No Religion on KTP, No Public Services: Pontianak Deputy Mayor

Democratic Party lawmakers in the House of Representatives voiced their opposition to a right of inquiry into an ongoing investigation by the national antigraft agency of the electronic identity card, or e-KTP procurement project. (JG Photo/Dhana Kencana)

By : Jakarta Globe | on 4:34 PM November 14, 2014
Category : News, Featured, Religion

Deputy Mayor of Pontianak Sutardmidji said he would instruct the administrative region's population agency and sub-district offices not to serve people who fail to put their religion on ID cards. (JG Photo/Dhana Kencana) Deputy Mayor of Pontianak Sutarmidji said he would instruct the administrative region's population agency and sub-district offices not to serve people who fail to put their religion on ID cards. (JG Photo/Dhana Kencana)

Jakarta. Residents of Pontianak in West Kalimantan who do not list their religion on identification cards will not be allowed to access public services, the city's deputy mayor has said.

In comments that are likely to inflame debate about religious freedom and the rights of minority groups, Sutarmidji said he would instruct the region's population agency and sub-district offices not to serve people who fail to put their religion on ID cards, known as KTP.

He said the religion column on the cards should not be omitted as it was required under current law.

"If you want to add another religion or belief you should first amend the law that stipulates it," he told detik.com.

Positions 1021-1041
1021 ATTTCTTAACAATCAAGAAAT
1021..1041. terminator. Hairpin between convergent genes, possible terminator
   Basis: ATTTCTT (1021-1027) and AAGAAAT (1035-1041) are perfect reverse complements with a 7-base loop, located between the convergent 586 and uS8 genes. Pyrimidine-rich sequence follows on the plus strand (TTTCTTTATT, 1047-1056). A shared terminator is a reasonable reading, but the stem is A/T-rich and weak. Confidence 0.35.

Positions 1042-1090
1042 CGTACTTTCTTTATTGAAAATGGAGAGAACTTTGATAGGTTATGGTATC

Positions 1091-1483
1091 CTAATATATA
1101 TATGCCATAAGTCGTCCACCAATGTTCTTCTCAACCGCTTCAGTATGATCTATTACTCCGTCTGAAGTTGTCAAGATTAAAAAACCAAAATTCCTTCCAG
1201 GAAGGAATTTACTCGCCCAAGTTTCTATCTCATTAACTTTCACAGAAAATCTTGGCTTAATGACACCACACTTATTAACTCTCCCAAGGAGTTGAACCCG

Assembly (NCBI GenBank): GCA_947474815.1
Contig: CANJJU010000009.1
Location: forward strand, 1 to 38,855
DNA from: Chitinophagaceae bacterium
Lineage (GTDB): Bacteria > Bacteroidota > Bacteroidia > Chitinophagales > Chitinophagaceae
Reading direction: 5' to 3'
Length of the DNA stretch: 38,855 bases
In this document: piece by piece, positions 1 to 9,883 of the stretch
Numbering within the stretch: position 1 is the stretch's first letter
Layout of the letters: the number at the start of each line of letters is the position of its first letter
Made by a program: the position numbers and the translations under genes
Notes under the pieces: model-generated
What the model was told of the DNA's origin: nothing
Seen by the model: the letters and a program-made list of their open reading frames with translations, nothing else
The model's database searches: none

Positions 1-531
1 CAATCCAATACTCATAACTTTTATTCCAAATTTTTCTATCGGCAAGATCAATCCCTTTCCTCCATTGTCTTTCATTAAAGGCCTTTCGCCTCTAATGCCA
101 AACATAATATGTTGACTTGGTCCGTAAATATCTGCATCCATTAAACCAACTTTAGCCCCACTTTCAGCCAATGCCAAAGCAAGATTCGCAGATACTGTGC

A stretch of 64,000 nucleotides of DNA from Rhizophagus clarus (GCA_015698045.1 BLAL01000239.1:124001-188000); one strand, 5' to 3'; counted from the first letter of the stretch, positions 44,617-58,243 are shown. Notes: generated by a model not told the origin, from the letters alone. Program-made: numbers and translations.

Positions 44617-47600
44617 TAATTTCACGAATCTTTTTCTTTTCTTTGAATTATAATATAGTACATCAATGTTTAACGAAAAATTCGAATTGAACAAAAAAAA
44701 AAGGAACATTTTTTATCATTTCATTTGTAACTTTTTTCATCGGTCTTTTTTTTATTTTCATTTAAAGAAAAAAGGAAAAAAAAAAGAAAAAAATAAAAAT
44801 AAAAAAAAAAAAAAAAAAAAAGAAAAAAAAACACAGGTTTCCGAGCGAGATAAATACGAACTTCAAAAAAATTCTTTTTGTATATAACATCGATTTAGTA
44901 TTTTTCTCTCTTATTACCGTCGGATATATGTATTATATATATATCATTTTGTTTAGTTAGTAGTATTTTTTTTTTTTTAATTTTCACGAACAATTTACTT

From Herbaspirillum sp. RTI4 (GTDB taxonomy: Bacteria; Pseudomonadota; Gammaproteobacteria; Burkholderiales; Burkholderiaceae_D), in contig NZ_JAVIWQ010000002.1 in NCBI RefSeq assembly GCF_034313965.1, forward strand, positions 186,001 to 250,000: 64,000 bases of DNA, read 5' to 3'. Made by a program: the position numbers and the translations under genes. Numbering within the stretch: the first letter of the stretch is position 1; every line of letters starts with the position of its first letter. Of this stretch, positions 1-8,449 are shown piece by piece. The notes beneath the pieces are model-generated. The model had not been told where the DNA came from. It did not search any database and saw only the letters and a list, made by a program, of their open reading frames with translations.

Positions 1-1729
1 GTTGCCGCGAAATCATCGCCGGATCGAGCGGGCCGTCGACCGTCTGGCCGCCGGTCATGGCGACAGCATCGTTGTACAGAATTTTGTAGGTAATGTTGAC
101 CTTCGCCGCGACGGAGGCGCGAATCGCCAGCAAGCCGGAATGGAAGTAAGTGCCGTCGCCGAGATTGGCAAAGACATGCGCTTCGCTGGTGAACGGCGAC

Indonesia formally recognizes only six religious designations: Buddhist, Catholic, Protestant, Confucian, Hindu and Muslim. Adherents are required to identify themselves on their KTP.

Under the current laws and regulations, observers of minority and indigenous religions such as Sunda Wiwitan, Buhun and Kejawen have their religion column left blank, regardless of whether they wish to state their faith or not.

In the past, members of religious minority groups have had to identify themselves as observers of state-recognized religions.

Last week Tjahjo Kumolo, Indonesia's minister of home affairs, spurred debate about the place of religious identification on KTPs by saying people should be allowed to leave the religion column blank on IDs.

Tjahko said not stating one’s religion is “a matter of privacy” and the government should not meddle with people's beliefs.

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